The Benchmarks Competency Evaluation System is designed to help programs evaluate, track, and document the competencies the program expects its students to achieve. This system is a key component of a broader approach to competency-based education and training in professional psychology. Applying the Benchmarks Competency Evaluation System is a useful step towards establishing a competency-based education and training program. This section offers an overview of the broader competency-based approach to education and training, based on the Benchmarks Model.
What is a competency-based education and training program? How can it help your program?
Every program wants to produce graduates who are competent to provide professional services, and who strive for excellence in their professional work. The competency approach is intended as an aid to help programs realize these goals, and the recommendations and solutions offered by this approach reach into many areas of education and training in professional psychology. Many of these recommendations involve ways to make training goals explicit, bringing them to the forefront in everyday educational activities.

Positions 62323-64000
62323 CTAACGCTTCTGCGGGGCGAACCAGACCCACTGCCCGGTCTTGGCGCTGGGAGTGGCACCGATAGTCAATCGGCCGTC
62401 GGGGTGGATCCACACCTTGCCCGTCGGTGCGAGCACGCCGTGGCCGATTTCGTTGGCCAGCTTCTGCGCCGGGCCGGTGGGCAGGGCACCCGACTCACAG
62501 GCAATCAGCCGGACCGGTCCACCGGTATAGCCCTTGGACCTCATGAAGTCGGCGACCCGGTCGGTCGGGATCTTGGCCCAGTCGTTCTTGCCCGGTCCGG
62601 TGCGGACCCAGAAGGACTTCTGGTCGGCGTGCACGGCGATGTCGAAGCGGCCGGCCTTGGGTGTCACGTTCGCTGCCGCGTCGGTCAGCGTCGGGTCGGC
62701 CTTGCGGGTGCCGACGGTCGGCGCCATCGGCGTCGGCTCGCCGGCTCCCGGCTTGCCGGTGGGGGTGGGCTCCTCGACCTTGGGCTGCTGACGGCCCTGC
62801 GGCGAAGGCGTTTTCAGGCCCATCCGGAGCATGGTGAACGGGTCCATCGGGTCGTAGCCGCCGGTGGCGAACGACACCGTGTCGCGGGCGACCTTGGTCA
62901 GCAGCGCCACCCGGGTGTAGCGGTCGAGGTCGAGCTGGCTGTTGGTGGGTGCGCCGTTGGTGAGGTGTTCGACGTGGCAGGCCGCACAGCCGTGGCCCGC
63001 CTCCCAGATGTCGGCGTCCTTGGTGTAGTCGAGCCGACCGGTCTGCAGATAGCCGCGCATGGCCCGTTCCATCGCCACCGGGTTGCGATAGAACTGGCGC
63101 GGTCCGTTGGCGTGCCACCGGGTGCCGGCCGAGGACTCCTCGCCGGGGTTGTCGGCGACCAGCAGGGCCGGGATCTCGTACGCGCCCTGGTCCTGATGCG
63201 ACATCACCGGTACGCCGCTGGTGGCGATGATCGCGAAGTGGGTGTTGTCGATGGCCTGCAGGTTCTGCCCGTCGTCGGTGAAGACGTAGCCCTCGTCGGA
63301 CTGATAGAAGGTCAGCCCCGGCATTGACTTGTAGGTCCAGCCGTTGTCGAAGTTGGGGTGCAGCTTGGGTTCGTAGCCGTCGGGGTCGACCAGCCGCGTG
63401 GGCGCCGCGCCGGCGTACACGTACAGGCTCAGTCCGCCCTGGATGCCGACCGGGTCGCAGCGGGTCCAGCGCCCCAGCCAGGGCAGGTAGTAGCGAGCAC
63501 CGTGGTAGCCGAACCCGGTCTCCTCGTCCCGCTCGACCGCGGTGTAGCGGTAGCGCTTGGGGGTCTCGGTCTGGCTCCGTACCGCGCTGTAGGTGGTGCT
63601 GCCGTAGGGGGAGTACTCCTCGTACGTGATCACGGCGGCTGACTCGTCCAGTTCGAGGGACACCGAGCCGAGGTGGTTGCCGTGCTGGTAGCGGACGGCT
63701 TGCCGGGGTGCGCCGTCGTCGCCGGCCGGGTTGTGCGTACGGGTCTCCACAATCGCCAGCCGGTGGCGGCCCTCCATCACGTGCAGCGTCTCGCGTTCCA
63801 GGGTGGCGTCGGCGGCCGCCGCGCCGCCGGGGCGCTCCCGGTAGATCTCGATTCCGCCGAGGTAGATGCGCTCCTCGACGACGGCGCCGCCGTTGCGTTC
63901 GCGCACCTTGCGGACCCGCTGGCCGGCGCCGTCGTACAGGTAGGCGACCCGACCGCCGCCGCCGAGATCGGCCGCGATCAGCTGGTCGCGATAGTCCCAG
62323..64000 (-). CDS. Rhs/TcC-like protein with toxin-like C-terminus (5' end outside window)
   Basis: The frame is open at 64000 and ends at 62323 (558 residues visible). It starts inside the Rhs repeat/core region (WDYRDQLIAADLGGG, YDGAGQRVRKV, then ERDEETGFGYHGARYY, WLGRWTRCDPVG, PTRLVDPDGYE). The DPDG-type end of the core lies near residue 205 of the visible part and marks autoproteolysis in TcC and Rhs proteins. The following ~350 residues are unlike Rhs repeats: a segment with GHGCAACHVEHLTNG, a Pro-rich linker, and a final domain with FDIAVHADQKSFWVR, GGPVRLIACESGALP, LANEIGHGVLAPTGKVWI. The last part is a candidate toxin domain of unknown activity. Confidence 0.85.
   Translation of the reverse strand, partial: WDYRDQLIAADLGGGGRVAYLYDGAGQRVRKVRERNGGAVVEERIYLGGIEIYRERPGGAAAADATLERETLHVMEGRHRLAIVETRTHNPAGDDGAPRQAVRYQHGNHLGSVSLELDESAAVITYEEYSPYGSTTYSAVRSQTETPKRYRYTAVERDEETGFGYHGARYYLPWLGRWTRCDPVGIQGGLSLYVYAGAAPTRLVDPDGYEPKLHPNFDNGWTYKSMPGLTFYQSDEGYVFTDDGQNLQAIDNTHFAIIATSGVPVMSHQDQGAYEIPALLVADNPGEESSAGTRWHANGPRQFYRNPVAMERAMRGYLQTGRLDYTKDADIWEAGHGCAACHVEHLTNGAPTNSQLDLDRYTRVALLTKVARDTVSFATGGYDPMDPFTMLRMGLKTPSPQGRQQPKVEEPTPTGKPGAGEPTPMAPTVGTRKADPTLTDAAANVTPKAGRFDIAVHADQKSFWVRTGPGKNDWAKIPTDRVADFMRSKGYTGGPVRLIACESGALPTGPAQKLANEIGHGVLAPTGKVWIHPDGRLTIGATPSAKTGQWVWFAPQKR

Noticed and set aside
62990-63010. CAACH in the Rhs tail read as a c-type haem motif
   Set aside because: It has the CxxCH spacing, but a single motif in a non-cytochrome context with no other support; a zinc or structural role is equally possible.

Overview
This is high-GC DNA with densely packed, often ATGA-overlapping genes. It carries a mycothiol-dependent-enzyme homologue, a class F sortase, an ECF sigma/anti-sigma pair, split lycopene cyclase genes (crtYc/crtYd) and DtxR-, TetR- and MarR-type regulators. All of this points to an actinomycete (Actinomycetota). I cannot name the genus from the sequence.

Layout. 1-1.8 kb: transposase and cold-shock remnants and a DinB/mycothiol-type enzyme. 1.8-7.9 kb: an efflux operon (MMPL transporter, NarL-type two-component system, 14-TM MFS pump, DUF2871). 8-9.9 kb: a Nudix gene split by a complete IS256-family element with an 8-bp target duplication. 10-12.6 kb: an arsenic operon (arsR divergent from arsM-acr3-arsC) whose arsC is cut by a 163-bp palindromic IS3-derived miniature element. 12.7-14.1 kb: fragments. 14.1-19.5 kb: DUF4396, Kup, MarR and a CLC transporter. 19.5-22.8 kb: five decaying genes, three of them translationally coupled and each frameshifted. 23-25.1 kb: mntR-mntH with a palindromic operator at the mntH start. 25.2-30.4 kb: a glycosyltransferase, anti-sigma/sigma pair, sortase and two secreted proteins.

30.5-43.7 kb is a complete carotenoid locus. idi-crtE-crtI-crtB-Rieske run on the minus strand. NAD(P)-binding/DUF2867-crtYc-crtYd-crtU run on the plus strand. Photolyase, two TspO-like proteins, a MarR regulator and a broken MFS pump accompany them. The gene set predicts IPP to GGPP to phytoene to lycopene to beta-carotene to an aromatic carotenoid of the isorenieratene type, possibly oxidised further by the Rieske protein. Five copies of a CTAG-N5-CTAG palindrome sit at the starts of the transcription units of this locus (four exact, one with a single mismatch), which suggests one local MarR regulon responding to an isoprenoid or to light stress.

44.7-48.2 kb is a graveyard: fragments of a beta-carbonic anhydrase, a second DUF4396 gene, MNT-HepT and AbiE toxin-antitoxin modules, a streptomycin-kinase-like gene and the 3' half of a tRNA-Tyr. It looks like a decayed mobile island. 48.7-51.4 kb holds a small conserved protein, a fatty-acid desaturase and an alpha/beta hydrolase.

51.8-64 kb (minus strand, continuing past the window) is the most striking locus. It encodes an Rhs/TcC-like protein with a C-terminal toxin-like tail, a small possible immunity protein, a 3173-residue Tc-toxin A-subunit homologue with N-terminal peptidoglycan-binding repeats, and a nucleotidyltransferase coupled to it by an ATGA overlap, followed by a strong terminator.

First, the competency approach asks us to reconsider the goals and desired outcomes of our programs: what are the components of competent professional practice that we see as essential? What knowledge, skills, attitudes, and behaviors do we see as comprising an effective, competent graduate of our program? These goals are often articulated for accreditation purposes, and the competency approach asks us to return to considering these goals in more detail, with a focus on the competencies we want our graduates to acquire through their education and training in our programs. This process can help clarify both the overall mission and the specific goals of graduate programs, and optimally involves the entire faculty and incorporates ample input from graduates and current trainees. The Benchmarks can assist in this process, as they outline competencies that have been widely considered to be important for graduates to possess. A program can benefit substantially from reviewing the Benchmarks in light of the program’s vision of what a competent graduate should be able to do.